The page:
By Simon Evans
INDIANAPOLIS (Reuters) - Super Bowl Sunday is arguably the most American day in the calendar but this year there is a distinctly international flavor to the National Football League's (NFL) title game.
At least five players in the February 5 game in Indianapolis were born outside the United States and their involvement is attracting fresh interest from outside of the North American heartland of the game.
The New York Giants can thank Lawrence Tynes, born in Greenock, Scotland, for their place in the championship game as the kicker is playing in his second Super Bowl after kicking the game-winner in the NFC Championship game.
Tynes will line up alongside fellow Briton Osi Umenyiora, born in Golders Green, London, as well as a number of players with Nigerian roots, including Giants cornerback Prince Amukamara.
New England Patriots punter Zoltan Mesko was born and raised in Timisoara, Romania, before his family earned a ticket to the United States in the Green Card lottery and he discovered his punting talent in high school in Ohio.
German Sebastian Vollmer, once of the Dussledorf Panthers, will feature at offensive tackle for the Patriots - injuries permitting - and is one of the few players to have played the game abroad before moving to the States.
Completing a trio of foreign-born Patriots is safety Patrick Chung, a promising young soccer player at primary school in Kingston, Jamaica, and well known in the Caribbean as the son of reggae singer Sophia George.
Their accents may be American but the NFL's 'imports' have not forgotten their roots and they feel they are representing their homelands in some way at Lucas Oil Stadium.
"Absolutely, I've been told that numerous times this week in emails," Tynes, who says he is a lifelong supporter of Glasgow Celtic football club, told Reuters. "I'm very well aware from all the newspapers and so on that the whole country is behind me and so that's exciting."
Chung, who had never seen an American football game until he moved with his family to California at the age of 12, says he has had plenty of messages from old friends in Jamaica.
"I know all my dudes in Jamaica are going crazy right now," said Chung. "I feel a really full support."
For the NFL, which has long craved a major international presence but lags well behind more global sports such as soccer, the emergence of players with strong foreign links offers some potential.
"There are a lot of things that are happening in a grass roots basis in international markets - we are getting kids playing at a young age which does then give them the opportunity to come and play in the league in the future," said Briton Chris Parsons, NFL, vice-president of international business.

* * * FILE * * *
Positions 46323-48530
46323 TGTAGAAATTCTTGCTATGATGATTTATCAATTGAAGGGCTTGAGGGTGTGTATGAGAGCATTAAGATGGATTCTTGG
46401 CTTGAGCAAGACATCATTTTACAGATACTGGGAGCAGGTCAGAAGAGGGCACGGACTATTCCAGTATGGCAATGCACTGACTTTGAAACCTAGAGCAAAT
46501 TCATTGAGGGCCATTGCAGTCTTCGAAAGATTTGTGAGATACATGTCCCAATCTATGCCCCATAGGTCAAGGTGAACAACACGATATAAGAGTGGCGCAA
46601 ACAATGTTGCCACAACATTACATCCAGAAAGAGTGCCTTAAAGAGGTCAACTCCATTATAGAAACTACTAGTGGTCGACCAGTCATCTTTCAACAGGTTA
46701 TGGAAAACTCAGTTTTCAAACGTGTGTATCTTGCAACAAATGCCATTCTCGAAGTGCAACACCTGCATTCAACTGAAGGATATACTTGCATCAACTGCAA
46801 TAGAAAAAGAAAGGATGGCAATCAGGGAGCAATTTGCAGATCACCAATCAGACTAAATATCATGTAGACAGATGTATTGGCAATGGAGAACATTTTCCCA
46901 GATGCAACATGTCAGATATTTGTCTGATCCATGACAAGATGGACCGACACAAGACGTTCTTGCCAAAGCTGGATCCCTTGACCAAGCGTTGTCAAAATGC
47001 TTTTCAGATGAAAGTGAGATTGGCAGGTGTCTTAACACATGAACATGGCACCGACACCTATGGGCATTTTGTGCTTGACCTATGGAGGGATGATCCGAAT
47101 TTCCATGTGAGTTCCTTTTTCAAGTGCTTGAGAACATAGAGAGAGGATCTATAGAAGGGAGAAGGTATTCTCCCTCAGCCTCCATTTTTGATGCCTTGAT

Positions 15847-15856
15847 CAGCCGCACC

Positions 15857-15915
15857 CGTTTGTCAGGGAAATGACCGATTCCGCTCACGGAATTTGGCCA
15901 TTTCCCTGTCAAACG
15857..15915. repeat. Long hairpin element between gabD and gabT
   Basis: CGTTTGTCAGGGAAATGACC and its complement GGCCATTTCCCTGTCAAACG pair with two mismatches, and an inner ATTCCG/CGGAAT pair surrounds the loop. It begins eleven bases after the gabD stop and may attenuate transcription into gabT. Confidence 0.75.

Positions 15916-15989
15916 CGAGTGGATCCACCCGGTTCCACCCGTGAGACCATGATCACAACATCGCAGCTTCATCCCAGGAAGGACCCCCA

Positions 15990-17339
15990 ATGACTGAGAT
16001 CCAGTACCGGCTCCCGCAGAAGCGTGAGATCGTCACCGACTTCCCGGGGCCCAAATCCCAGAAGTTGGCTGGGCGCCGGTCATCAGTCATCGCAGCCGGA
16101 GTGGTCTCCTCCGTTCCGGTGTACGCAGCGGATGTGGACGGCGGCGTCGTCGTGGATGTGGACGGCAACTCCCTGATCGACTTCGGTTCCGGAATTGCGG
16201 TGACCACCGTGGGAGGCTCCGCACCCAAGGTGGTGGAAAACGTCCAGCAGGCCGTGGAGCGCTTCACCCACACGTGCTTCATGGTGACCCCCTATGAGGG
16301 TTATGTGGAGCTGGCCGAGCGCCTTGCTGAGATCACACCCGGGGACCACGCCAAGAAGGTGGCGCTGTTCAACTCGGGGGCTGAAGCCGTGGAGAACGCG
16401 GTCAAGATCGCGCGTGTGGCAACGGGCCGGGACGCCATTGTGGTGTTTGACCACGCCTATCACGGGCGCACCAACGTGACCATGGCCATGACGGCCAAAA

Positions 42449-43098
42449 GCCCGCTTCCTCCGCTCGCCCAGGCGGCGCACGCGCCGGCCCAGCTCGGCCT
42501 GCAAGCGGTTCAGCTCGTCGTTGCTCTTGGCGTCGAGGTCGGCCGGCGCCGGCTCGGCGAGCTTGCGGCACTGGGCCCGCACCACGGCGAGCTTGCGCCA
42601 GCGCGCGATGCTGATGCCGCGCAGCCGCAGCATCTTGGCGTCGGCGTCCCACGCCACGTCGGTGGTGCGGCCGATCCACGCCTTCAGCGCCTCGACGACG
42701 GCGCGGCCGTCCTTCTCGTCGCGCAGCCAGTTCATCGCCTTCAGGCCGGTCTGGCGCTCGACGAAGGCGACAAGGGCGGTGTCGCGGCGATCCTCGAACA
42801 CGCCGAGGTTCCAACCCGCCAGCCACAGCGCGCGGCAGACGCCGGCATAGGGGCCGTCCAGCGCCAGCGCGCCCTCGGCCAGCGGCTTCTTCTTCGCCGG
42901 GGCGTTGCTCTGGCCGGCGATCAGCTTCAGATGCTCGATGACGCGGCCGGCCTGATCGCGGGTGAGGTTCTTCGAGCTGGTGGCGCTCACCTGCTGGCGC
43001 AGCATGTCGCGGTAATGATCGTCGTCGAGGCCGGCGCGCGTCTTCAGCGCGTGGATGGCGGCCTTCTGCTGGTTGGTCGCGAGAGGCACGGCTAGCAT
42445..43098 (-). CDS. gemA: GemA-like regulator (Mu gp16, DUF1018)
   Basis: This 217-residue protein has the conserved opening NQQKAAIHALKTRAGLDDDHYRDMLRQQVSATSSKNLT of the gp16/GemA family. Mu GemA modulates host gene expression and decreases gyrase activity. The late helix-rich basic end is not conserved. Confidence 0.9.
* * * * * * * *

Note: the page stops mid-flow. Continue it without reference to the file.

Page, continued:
Parsons says the league has seen a sharp upturn in foreign interest as a result of an annual NFL game played at London's Wembley Stadium.
"While we have a fantastic (British) fan base that grew up with the sport in the early 80's, we have also now recruited a whole younger set of fans who are the ones playing and watching the games and buying the products. The average age of fans has gone down," said Parsons.
"Germany is our biggest market in continental Europe and there is thriving participation in the game there. We do see high penetration of fans in places like Denmark, a country which had (kicker) Morten Andersen in the NFL for many years, and France and Spain are producing strong television ratings."
The NFL has even floated the idea of having a London team in the league, a controversial topic which splits the 'foreign legion' of players in the league.
"That would be awesome. If there was a permanent team in London I think the British people would embrace it eventually and it would be a great thing for the NFL," said Umenyiora.
But Tynes is more skeptical of the chances of American football taking root in the British Isles.
"I don't know. It can be talked about but you are never going to fill out the stadium like Manchester United or Arsenal. It would be tough - but if they want to talk about it, the NFL has done well at marketing and they know how to do that but, personally, I don't think a team would work in London," he said.
Mesko, who grew up as fan of Romanian soccer team Politehnica Timisoara, suggests growth may eventually mean another try at a Europe-wide league for the sport.
"We are trying to expand the sport internationally, there was an attempt with NFL Europe and maybe down the road there will be another one, because it is such an exciting game. Any play could be something huge and so often comes to the wire."
(Editing by Frank Pingue)